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Jun 1, 2020

The Met Service Says the Hurricane Season Will Be an Active One!

The hurricane season is here. Today marks the official opening of the Atlantic Hurricane Season for this year and the forecast is for an active season.  The National Met Service says that for this year just about all predictions point to an above average season and this consensus is not usually seen.  As Deputy Chief Met Ronald Gordon shared just now, the named storms started forming before this official opening which may also corroborate that it will be a busy season for storms. Here’s what he said about what you can expect and some tips that you can use to prepare.

 

Ronald Gordon, Deputy Chief Met, National Met Service

“The forecast from most of the international agencies that do this type of forecasting for this year is for an above average hurricane season. The one that we pay attention to a lot is from NOAA; the national oceanographic of atmospheric administration in the U.S.  They are going for thirteen to nineteen named storms for this year. An average year is twelve so that is above average; of those they forecast six to ten to become hurricanes and three to six to become major hurricanes, so it is a forecast for a very active hurricane season.”

 

Andrea Polanco

“What does that mean for us here in Belize?”

 

Ronald Gordon

Ronald Gordon

“Okay. We generally say that there is generally no strong correlation in any given year and a land fall on Belize. So, whether there is a lot of storms forming or not, you could have a land fall on any given year and that makes it an active season for you. So, we always advise Belizeans to be prepared for whatever comes our way. It is a very unusual year in that we have never had such strong consensus from the different agencies. So, this is one year where all or most are going for an above average season.”

 

Andrea Polanco

“Is there a reason why scientists are saying we are seeing an above average year in terms of storms?”

 

Ronald Gordon

“The factors that they are looking at in this particular year is the fact that we are not looking at an El Niño; last year we had an El Niño phenomena and what that does is that it normally suppresses tropical cyclone activity in our part of the ocean; so we are not seeing an el Niño this year. Other factors include a low vertical wind shear – that is the strong winds in the upper levels of the atmosphere that normally tear apart the hurricanes – we are not seeing that happening this year; added to that we have lot of moisture in our area at the mid-levels and also a very active mid-level monsoon, as you know the tropical waves normally emerge from the coast of Africa and with that active west African monsoon means that those waves become enhanced as they leave the coast, so there is a chance for them to develop further.”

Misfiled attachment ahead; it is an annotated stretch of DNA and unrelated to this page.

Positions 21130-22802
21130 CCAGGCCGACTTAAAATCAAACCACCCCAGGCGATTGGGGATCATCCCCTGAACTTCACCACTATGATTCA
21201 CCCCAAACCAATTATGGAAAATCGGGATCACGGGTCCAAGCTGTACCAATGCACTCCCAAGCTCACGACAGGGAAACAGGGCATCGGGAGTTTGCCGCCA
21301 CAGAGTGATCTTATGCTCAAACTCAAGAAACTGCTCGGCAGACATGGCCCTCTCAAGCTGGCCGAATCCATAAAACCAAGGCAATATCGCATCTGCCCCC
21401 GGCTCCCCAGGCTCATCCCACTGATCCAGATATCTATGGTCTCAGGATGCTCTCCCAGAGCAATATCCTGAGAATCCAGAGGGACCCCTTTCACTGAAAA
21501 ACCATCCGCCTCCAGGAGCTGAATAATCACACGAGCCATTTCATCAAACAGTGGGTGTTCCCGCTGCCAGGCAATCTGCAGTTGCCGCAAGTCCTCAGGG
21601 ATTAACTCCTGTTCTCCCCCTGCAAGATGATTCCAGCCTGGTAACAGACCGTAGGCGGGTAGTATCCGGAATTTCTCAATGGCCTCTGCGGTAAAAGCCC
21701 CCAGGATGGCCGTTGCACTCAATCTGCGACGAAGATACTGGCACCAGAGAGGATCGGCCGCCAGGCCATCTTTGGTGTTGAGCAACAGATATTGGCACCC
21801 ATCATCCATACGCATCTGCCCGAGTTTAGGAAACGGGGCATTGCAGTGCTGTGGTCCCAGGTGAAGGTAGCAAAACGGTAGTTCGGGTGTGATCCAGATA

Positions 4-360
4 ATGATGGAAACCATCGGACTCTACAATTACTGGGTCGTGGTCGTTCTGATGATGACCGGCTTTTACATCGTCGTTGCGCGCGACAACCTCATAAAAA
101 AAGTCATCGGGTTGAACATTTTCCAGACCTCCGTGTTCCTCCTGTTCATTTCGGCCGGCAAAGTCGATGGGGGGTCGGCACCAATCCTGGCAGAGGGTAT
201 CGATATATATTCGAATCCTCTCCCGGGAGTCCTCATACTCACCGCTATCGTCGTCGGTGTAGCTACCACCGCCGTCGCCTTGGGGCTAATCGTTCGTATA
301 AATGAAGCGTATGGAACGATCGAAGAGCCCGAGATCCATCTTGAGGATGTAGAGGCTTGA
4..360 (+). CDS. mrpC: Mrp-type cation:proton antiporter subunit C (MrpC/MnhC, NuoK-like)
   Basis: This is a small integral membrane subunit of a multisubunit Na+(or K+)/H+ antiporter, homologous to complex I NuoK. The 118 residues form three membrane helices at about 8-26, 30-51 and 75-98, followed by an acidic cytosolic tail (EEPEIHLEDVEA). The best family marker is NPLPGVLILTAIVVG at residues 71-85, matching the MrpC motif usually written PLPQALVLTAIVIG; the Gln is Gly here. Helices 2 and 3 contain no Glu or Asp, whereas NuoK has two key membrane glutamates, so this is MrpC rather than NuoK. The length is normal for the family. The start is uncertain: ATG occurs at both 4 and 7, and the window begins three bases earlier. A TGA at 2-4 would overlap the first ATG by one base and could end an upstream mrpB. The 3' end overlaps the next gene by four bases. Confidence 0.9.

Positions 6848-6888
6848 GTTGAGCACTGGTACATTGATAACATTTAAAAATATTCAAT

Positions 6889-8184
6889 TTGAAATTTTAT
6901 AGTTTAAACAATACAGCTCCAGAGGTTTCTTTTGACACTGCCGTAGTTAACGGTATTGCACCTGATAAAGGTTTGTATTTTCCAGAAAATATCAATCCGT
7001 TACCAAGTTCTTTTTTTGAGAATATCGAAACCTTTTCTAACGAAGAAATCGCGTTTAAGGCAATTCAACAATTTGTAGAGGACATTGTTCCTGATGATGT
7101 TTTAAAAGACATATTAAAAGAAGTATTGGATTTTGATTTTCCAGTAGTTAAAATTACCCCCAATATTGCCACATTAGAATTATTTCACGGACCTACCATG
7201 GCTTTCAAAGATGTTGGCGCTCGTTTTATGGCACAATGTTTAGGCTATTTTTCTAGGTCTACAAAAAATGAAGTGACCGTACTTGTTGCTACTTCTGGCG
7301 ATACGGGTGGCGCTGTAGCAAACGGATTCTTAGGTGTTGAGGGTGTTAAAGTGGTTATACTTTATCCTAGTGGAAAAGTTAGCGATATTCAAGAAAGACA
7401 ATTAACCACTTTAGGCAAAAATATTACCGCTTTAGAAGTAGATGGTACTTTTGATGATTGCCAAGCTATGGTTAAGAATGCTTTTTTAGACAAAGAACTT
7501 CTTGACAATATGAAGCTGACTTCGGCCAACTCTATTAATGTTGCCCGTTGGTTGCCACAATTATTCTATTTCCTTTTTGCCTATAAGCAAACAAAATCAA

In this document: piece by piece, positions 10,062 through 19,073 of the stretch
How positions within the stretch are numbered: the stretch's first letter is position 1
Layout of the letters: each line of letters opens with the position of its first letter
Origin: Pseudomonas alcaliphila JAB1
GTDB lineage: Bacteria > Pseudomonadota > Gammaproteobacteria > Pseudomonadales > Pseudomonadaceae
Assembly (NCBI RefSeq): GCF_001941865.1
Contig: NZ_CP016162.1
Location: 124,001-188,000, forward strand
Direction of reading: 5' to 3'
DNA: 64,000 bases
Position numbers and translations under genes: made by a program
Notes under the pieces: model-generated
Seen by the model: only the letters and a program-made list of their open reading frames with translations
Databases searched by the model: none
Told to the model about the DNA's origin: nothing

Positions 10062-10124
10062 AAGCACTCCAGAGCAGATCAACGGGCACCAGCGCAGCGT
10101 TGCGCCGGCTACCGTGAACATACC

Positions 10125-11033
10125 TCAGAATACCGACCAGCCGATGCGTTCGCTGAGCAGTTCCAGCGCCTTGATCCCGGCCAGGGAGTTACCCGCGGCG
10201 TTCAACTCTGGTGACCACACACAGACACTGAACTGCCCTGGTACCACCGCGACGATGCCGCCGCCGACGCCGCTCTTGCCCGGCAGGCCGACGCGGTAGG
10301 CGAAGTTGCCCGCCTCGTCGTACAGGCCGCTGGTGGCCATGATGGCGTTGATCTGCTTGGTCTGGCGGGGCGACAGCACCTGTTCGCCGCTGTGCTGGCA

Andrea Polanco

“With these named storms, we have seen one, actually two; there were some formations even before the hurricane season set it – what does this say about when we look at the tropical Atlantic hurricane basin?”

 

Ronald Gordon

“Yes, we already had two named storms before the start of the season and to me that is an indication that indeed it is going to be an active season that we already have two named storms before June first. The main thing I would advise the Belizean citizens to do is to keep monitoring the weather situation; keep informed from official sources. Don’t listen to rumors, especially Facebook. The national met service and NEMO are here to update you all the time from anything that is coming our way. Have a hurricane plan in place and let your family and everyone in the family knows this plan. Know which shelter you are going to if you need to go to a shelter; what route you are going to take and so on. Be prepared before something actually happens.”


Viewers please note: This Internet newscast is a verbatim transcript of our evening television newscast. Where speakers use Kriol, we attempt to faithfully reproduce the quotes using a standard spelling system.

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